Whether by choice or by pink slip, women managers leave top executive positions at a faster rate than their male counterparts.
New research from Oregon State University found that 7.2% of female execs at S&P 1500 companies left or were let go from managerial positions, compared to 3.8% of male execs in similar roles from 1996 to 2004. The study was conducted using a database of executives compiled over that period.
Almost 3% of these women were dismissed from their jobs, the study found, while less than 1% of their male counterparts suffered the same fate. The researchers that conducted the study found the reasons to go beyond simple discrimination.
"We are reluctant to state definitively that women departing at twice the rate of men is evidence of discrimination [because] this assumes women want to be executives at the same rate as do men," said the study's co-author John Becker-Blease. "It assumes that women measure 'success' the same way that men measure success."
Women in the study also left their posts voluntarily 50% more often than men did, a fact the researchers attributed in part to many women's "domestic and social responsibilities."
A new study by Booz Allen Hamilton also shows that women CEOs averaged 4.8 years in the corner office while men stuck it out for 8.2 years.
Experts on women in the workplace have an explanation.
Women who leave their jobs may not be leaving the workforce entirely, but instead may be seeking an opportunity with a different firm, said Joan Shapiro Green, executive director with the National Council of Jewish Women, and the former President of the Financial Women's Association.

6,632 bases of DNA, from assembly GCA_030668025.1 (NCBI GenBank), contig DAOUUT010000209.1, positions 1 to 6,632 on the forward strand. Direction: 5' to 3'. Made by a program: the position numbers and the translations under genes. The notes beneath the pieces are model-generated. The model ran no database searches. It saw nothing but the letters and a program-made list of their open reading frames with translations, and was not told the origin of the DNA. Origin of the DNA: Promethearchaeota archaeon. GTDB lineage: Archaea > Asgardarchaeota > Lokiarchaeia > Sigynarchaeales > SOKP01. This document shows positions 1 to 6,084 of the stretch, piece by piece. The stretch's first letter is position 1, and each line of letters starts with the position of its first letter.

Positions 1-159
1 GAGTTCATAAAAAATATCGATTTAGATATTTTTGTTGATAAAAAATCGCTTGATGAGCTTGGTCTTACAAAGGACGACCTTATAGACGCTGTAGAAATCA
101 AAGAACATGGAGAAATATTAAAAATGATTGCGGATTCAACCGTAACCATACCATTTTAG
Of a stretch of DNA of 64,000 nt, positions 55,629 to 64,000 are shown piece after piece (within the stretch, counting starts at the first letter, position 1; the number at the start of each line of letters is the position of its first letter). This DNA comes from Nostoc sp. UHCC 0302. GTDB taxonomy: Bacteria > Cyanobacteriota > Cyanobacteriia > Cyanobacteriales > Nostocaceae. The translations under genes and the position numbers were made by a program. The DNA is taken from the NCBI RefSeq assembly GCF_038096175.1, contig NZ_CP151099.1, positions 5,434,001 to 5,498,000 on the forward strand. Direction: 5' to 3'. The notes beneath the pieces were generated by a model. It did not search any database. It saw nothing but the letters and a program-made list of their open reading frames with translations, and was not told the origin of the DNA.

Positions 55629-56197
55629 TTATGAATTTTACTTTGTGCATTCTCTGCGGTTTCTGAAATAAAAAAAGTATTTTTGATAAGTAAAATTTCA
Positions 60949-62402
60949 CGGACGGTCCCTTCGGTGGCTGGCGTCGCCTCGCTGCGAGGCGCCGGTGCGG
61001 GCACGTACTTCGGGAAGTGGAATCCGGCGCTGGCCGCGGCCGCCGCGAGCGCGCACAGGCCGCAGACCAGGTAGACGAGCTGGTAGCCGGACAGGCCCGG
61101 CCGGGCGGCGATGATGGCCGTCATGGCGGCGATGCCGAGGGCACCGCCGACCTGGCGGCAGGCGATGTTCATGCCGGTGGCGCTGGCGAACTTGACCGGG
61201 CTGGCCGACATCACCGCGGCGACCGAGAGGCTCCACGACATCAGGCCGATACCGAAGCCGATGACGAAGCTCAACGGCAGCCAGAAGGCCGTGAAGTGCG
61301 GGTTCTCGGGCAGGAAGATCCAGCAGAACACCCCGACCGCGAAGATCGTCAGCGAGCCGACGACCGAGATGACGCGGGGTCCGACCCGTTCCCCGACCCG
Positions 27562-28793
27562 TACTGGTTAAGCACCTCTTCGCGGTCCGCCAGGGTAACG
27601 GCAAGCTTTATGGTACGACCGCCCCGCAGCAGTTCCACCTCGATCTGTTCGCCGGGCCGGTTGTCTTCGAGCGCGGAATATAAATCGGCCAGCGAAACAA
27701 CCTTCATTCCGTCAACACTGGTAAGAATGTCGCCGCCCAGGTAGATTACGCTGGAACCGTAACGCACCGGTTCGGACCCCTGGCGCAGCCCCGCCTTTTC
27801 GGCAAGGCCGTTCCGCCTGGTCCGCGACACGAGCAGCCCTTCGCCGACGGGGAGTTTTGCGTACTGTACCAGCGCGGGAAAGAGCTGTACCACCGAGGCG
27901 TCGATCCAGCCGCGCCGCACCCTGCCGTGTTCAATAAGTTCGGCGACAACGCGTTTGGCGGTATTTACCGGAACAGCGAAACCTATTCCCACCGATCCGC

"Given the number of issues women are balancing," she said, "they might make other choices. They're not necessarily opting out, but opting different."
Woman may be fired more than men because of a "last in, first out" philosophy, Green said. "Women are newer to senior ranks than men," she said, "and when there is a decision to cut staff, it's often the more recently promoted or hired. That's frequently women."
Becker-Blease also pointed out that women tend to face greater scrutiny when in upper-level roles. One of his past research projects concluded that the media frenzy over female executive departures is greater than the coverage of those of men and that the attention might deter women from ever wanting to pursue roles in upper management. "I believe the greater departure rate of women executives and the greater scrutiny these departures receive is quite likely to have some impact on women aspiring to the executive ranks," says Becker-Blease.
Meanwhile, women are more likely now than they were in 2004 to reach the the levels of upper management at major U.S. banks. According to a recent study from Women at the Top, 17.4% of executive roles at 50 U.S. banks were held by women in 2010, nearly a five percentage point increase over 2004.
Write to Kelly Eggers